Archives

Well

Open well (Period)

Open well (Period)

Covered well (SFPP)

Covered well (SFPP)

A well is a vertical shaft sunk into the earth, from which water is drawn.  It’s usually depicted as the edifice built around the hole to prevent accidents:  a short masonwork wall.  It’s commonly round, as in the arms of Pronner von Tahlhausen, 1605 [Siebmacher 98]; but there are also period examples of square wells (in the canting arms of Hadiswell, 1586 [Bedingfeld 58]) and hexagonal wells (in the canting arms of da Fontana, mid-15th C. [Triv 149]).

Some period arms depict wells (of all shapes) with a swape, or lever arm for drawing water.

In more modern heraldry, the well is depicted with a wooden cover or roof, and a cradle for a pail and rope [Franklyn 346].  This form of well was the first form registered in the Society; while still permitted, its use is now considered a step from period practice.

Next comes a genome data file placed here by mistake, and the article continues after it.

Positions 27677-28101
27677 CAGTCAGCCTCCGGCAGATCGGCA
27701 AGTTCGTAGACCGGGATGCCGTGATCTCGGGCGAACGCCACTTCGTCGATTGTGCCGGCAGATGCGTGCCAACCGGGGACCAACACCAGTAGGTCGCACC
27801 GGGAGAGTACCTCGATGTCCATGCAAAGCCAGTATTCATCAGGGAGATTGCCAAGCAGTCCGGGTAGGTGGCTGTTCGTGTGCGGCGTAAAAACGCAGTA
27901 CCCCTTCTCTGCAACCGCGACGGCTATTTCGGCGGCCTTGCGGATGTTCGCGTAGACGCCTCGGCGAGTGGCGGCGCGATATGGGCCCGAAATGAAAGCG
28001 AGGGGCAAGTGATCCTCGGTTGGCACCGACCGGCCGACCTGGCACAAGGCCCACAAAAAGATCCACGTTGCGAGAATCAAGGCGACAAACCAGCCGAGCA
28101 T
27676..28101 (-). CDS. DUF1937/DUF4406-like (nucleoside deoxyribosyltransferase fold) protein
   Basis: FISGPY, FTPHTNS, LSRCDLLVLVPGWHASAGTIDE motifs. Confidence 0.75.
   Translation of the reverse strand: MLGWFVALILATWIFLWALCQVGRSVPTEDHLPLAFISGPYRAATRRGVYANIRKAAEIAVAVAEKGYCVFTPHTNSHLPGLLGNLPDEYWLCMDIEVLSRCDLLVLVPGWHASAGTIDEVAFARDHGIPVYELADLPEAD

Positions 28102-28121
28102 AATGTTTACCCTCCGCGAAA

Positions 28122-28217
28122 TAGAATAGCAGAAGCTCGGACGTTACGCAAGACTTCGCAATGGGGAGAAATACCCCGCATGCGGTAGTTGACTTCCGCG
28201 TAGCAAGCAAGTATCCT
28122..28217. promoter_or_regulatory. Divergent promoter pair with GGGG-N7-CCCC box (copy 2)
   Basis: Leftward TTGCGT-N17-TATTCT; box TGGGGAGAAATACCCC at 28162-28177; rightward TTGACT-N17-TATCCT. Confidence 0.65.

Neither form of well is the Society default.  The type of well must be explicitly blazoned:  either “open” or “roofless”, or “covered” or “roofed”.

Japanese well-frame (Accepted)

Japanese well-frame (Accepted)

There is also the “Japanese well-frame” or “well-curb” (igeta), used in Mon [Hawley 79], but not yet dated to period.  The motif is still permitted in Society armory; its Society default has the laths fretted as on a mascle.  For related charges, see fountain.

Jon Blackwell bears:  Argent, a covered well sable.

Alina Meraud Bryte bears:  Per fess rayonny azure and argent, an open book argent and a roofless well gules.